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Ultimate Mixing Console Processing

All about equalization
In order to understand equalization, we first need to have a short discussion about the nature of sound. As you may know, sound is a pressure wave that (usually) travels through air. Sound causes the pressure of air to vary about the standard one atmosphere of pressure. The variation of the pressure of the air causes the tympanic membrane in your ear to move, which transmits the movements into your inner ear. Your inner ear has a sophisticated spectrum analyzer that more or less breaks down the sound into its component frequencies. Because this is our fundamental mechanism for percieving sound everything about the our perception of sound can be understood in terms of the frequencies of harmonic waves.

Because of the nature of the spectrum analyzer in our ears, what we perceive as pitch or tone (at least to a first approximation) maps directly to the frequency of pure sine waves. The frequency of a wave is simply the rate at which it repeats. A pure sine wave is a wave that only has one component pitch, and no overtones. All possible waveshapes can be created by combining multiple (perhaps an infinite number) sine waves with different amplitudes and phases. Most musical waves (and to a lesser extent speech) are composed of harmonic waves — waves composed of a definite fundamental tone and partial overtones that are integer multiples of the fundamental pitch (these are called harmonics). The timber of the sound is controlled by the relative levels of the overtones.

So, basically, we now understand that the timbre of a sound is (mostly) characterized by its amplitude as function of frequency. This amplitude will also change with time, and the amplitude as a function of time may be different (and probably will be) for each different frequency in the sound. This is why the timbre of a sound changes over time.

To make this more concrete, think about how a single note on a piano changes over time; when the note is first struck, in addition to the tonal part, it also has an impulsive part — the strike of the hammer on the string. This is called the attack, and there are many frequencies represented — both harmonic and non-harmonic components. The non-harmonic components quickly die away because they are not supported by the resonance of the stretched string. The note then enters the sustain phase, where it is almost completely composed of the fundamental tone and its overtones. The shape of the amplitude of the overtones is characteristic of the piano, and is what makes it sound like a piano. As the sound begins to decay, it turns out that the higher overtones decay away faster with time than the lower overtones. So, as the note sustains, the overall volume decreases and the timbre becomes darker, eventually becoming something close to a pure tone (although the overall volume may be so low at this point that it is hard to hear). Now a piano is actually more complex than this; energy may actually move from one overtone to another during the decay, and this is a big part of the beauty of the instrument.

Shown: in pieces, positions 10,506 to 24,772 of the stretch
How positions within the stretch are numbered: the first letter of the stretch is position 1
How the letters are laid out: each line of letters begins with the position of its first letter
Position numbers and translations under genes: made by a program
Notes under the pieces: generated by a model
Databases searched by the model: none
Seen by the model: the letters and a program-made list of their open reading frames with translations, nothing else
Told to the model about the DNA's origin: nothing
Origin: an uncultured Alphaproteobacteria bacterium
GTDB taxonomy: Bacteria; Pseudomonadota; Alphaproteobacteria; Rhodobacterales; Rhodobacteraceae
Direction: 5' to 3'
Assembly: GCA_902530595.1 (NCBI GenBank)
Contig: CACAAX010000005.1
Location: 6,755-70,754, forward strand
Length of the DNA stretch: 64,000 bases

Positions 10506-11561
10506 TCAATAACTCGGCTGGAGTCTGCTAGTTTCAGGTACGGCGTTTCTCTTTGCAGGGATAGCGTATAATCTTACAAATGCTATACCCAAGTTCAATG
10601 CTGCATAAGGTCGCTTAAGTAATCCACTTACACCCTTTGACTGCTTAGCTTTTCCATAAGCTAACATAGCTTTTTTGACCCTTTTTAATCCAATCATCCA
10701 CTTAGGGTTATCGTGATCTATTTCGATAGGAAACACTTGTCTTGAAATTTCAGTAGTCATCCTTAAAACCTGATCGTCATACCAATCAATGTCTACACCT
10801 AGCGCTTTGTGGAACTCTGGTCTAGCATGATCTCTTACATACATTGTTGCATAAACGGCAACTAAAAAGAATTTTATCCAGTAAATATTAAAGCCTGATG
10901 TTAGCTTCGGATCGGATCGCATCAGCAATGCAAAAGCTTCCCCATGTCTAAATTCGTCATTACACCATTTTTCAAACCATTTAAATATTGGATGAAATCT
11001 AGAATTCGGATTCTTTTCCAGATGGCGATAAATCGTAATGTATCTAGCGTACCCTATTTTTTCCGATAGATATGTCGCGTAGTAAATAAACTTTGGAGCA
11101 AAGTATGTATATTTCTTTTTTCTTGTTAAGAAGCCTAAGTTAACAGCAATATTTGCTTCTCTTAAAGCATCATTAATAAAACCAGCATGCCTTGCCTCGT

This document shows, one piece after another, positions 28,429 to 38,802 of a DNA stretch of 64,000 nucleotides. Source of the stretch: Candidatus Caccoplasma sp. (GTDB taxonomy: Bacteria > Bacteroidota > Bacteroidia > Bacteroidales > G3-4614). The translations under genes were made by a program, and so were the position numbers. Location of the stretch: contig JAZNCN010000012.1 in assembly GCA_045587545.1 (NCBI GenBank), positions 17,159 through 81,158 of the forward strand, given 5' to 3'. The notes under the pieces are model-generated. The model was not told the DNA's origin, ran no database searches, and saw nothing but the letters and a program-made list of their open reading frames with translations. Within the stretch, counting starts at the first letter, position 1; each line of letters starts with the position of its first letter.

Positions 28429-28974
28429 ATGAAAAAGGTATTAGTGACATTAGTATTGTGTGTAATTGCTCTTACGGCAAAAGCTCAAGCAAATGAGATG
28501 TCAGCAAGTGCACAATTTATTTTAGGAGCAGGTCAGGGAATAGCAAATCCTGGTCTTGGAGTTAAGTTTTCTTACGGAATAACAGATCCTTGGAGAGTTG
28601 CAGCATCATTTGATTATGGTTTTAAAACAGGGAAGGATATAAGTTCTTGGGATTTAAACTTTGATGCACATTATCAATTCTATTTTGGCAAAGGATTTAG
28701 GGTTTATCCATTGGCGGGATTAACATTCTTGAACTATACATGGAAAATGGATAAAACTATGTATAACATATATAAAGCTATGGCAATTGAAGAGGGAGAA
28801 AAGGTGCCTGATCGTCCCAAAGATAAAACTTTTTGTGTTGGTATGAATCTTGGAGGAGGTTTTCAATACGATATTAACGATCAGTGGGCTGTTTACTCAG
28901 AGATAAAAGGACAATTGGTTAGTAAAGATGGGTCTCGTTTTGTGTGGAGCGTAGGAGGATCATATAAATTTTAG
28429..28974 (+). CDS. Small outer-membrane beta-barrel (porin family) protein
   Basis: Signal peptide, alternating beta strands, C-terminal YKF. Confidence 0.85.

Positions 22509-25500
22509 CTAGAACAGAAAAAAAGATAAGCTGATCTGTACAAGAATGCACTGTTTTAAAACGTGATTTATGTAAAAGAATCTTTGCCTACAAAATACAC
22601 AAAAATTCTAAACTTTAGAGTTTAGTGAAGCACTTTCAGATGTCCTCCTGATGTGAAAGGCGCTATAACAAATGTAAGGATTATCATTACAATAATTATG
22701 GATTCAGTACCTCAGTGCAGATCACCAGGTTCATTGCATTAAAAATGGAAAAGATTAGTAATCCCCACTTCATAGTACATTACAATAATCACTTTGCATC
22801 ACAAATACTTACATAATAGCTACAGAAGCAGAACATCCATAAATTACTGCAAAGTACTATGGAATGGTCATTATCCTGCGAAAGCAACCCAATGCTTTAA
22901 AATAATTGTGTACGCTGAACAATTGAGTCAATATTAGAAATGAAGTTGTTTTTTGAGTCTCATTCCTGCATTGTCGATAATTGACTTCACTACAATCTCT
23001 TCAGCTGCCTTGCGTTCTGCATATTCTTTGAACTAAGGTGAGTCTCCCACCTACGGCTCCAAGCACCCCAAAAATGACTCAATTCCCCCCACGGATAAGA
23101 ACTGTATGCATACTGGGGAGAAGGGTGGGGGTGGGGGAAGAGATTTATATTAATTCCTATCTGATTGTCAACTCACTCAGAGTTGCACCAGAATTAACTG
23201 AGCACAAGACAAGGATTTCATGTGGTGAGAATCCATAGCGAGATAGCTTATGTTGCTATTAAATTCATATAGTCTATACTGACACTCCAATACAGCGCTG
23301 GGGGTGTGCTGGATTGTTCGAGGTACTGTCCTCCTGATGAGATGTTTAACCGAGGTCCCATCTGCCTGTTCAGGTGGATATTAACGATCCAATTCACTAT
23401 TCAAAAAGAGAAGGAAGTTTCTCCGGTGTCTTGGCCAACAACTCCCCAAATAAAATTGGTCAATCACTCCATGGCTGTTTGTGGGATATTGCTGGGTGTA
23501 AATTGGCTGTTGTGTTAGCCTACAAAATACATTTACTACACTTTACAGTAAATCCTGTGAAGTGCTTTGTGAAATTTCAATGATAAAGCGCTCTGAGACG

Ok, but what about equalization?
So, that’s all very interesting, but what does it have to do with equalization? Well, bear with us for a few more sentences while we explain why it is called equalization, and then we can get to the point.

The original equalizers were invented for telecommuncations applications. The problem was that when you drive a long, long wire with the analog signal from a telephone, there are frequency dependent losses in the signal; the cable attenuates the high end more than it does the low end. As a result, the telephone signal was rolled off at the other end of the cable making it sound very dark, and potentially difficult to understand. Since the cable changed the frequency content of the signal, a circuit was devised to equalize the levels as a function of frequency. Thus the term “equalizer”. In fact this was done as a pre-equalizer, where the high-end of the signal was boosted before the signal was sent across the cable, as this approach did not require the amplification of high-frequency noise at the far end of the cable.

This approach to equalization is still an important application of the equalizer today; for example, this is precisely how equalizers are used in the system control units in live sound reproduction systems; an EQ is constructed so that when the pre-Equalized signal is processed by the acoustic environment of the venue, the net effect is to have a (relatively) flat response as a function of frequency in the room.

Production EQ
Ok — now we are ready to talk about the EQ that you find in the studio, or on a console, or in a plug-in like ChannelStrip.